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Heroin Overdoses and Duty of Care

NCJ Number
Paul Williams; Gregor Urbas
Date Published
February 2001
6 pages
This document discusses the legal concept of “duty of care” in the context of witnessing heroin overdose.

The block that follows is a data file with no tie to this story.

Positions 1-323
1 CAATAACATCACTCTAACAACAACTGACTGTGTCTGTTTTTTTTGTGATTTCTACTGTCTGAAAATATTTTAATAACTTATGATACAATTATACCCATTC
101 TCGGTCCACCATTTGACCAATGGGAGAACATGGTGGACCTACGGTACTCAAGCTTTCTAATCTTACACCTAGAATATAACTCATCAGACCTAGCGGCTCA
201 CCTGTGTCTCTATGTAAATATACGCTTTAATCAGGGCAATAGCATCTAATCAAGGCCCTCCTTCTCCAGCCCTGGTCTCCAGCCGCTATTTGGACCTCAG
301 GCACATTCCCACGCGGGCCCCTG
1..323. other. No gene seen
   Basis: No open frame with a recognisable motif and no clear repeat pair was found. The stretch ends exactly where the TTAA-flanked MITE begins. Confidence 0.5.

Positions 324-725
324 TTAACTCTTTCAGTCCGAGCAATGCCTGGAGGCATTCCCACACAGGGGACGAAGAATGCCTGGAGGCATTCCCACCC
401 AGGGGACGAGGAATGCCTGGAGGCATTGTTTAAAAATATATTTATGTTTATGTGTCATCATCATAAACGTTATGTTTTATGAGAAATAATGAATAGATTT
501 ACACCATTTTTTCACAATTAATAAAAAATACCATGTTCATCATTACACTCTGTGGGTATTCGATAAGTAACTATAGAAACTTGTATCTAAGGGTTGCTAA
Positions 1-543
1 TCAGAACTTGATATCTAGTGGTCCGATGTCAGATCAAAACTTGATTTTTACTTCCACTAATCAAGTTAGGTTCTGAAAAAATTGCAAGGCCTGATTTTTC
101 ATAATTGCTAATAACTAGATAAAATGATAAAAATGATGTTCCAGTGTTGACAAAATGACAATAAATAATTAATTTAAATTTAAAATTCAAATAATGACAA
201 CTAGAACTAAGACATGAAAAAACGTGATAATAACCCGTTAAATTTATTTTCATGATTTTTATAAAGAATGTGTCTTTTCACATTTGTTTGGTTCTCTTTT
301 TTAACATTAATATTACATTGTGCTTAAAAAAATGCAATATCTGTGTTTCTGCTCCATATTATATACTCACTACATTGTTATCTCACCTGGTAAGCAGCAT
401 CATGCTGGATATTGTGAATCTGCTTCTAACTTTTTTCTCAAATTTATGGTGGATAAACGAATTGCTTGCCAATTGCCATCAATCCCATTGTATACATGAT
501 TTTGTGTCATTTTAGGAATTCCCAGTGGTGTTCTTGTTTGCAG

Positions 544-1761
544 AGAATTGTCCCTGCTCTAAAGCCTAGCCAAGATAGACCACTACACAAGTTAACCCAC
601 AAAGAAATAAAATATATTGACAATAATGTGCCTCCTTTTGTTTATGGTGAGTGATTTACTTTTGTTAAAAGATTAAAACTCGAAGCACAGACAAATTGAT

This data was based on the most recent National Drug Strategy Household Survey, which was conducted in 1998. The survey included questions on personal experiences of heroin overdoses and reporting behaviors (whether overdoses were reported and, if not, reasons why). Results indicated that a significant proportion of overdose witnesses did not call for an ambulance or for other medical help. Reasons given included an unwillingness to get involved and fear of police involvement. The latter was attributable partly to fear of prosecution on drug charges or on outstanding warrants, and partly to witnesses’ concern over legal liability in the event of the user’s death. There was no general duty to provide or call for assistance, but such a duty may arise from particular circumstances or relationships. A duty of care may be breached by failure to call for assistance or by negligently administering assistance. However, the practical likelihood of criminal prosecution of a witness for the death of an injecting drug user is, in all but the most exceptional of circumstances, minimal. The appropriate public policy message is that the legal risks to overdose witnesses in calling for assistance are far outweighed by the medical risks to the user of not doing so. 3 tables and 23 references.


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